Woman's Viral Video Raises Awareness about Cystic Fibrosis

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Playing Woman's Viral Video Raises Awareness about Cystic Fibrosis

For much of her life, Christina kept the life-threatening genetic disease she lives with a secret in hopes of living a normal life.

She was diagnosed with cystic fibrosis at 6 months old and learned when she was in middle school that the average life expectancy is 33. Her attempt to live normally was interrupted by frequent trips to the hospital to fight infections caused by the disease.

But in the past several months, Christina, who is now 23, says she's watched as several friends with the condition struggled to raise money to pay for potentially life-saving lung transplants, and she began to think about her future and how she could help others.

“What if the doctors were to come to me tomorrow and say, ‘Christina, it’s time for a lung transplant,’” she says. “I didn’t want to spend the next year of my life trying to raise $40,000 and telling people, ‘Hey, I have cystic fibrosis, and I’m sorry I didn’t tell you.’ Something within my heart was telling me it was time to share it. I didn’t want to wait any longer.”

She wrote her story on notecards and asked her mom to record her as she held them up one at a time, revealing:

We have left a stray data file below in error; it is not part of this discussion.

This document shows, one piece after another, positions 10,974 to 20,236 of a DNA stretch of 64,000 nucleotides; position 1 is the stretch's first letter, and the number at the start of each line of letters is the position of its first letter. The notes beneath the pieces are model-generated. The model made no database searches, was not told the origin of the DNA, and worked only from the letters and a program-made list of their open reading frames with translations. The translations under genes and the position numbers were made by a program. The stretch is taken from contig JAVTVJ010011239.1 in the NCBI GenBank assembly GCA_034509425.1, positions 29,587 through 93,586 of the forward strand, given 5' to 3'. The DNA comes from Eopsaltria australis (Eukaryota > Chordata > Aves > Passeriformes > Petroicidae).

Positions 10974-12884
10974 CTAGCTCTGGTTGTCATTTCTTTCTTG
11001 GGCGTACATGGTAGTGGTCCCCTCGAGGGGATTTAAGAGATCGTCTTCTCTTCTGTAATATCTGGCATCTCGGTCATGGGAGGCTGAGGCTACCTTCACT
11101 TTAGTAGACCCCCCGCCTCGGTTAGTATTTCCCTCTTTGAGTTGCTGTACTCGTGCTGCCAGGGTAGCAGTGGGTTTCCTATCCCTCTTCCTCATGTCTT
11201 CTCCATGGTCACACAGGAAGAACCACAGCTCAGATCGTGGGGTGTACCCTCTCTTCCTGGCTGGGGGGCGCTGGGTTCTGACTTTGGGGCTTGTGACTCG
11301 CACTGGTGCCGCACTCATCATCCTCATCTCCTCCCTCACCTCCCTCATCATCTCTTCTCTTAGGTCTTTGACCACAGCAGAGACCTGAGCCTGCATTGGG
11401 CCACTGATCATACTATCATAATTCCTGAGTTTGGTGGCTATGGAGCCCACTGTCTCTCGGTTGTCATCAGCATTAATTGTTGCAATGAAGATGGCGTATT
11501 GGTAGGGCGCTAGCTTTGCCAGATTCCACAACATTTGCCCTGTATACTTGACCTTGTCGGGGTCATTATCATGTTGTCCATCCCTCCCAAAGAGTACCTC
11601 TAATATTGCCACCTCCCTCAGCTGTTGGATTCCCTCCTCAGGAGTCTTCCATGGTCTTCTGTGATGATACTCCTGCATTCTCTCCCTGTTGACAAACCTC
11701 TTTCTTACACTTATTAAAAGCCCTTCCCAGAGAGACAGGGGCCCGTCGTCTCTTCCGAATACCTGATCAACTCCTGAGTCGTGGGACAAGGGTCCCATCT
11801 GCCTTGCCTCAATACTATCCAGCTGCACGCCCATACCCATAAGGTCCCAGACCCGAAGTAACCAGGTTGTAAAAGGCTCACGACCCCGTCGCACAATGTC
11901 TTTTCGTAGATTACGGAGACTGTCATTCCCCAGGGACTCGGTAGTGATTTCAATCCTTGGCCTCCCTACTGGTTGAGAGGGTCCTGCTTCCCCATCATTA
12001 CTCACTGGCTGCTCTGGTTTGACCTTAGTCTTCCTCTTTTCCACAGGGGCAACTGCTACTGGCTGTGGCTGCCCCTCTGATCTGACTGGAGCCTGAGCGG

"When I was 6 months old I got life-changing news!! I was diagnosed with a life threatening illness! I have cystic fibrosis."

Then, she posted the video on Facebook. More than 12 million people have watched the video.

About 30,000 children and adults have cystic fibrosis. ER physician Dr. Travis Stork explains that the disease affects the lungs, as well as the pancreas, sweat glands and digestive system. He says that a healthy person has thin mucus, which helps rid the body of infections quickly. But, he says, in people with cystic fibrosis, a defective gene produces thick mucus, which makes breathing difficult and infections difficult to control. People with cystic fibrosis must go to the hospital for IV antibiotics to fight infections.

Symptoms of cystic fibrosis include persistent coughing, frequent lung infections, shortness of breath and poor growth, despite a good appetite, according to the Cystic Fibrosis Foundation. When someone with cystic fibrosis develops severe lung disease, doctors often recommend having a lung transplant.

As a result of the attention from her video, Christina started her own foundation to raise awareness and to raise money to help people with cystic fibrosis pay for lung transplants when they need them.

“I wanted to be able to say to every CF patient like myself, ‘When you go in and you qualify for a lung transplant, you get to spend that year with your family, and you don’t have to worry about paying that $40,000,’” Christina says. “’My foundation is going to step in and pay for that.’”

The Doctors surprise Christina by telling her that Safe Step Walk-in Tub Company is donating $10,000 to her foundation.

To watch Christina’s video and donate to her foundation, visit the Christina Davidson Foundation website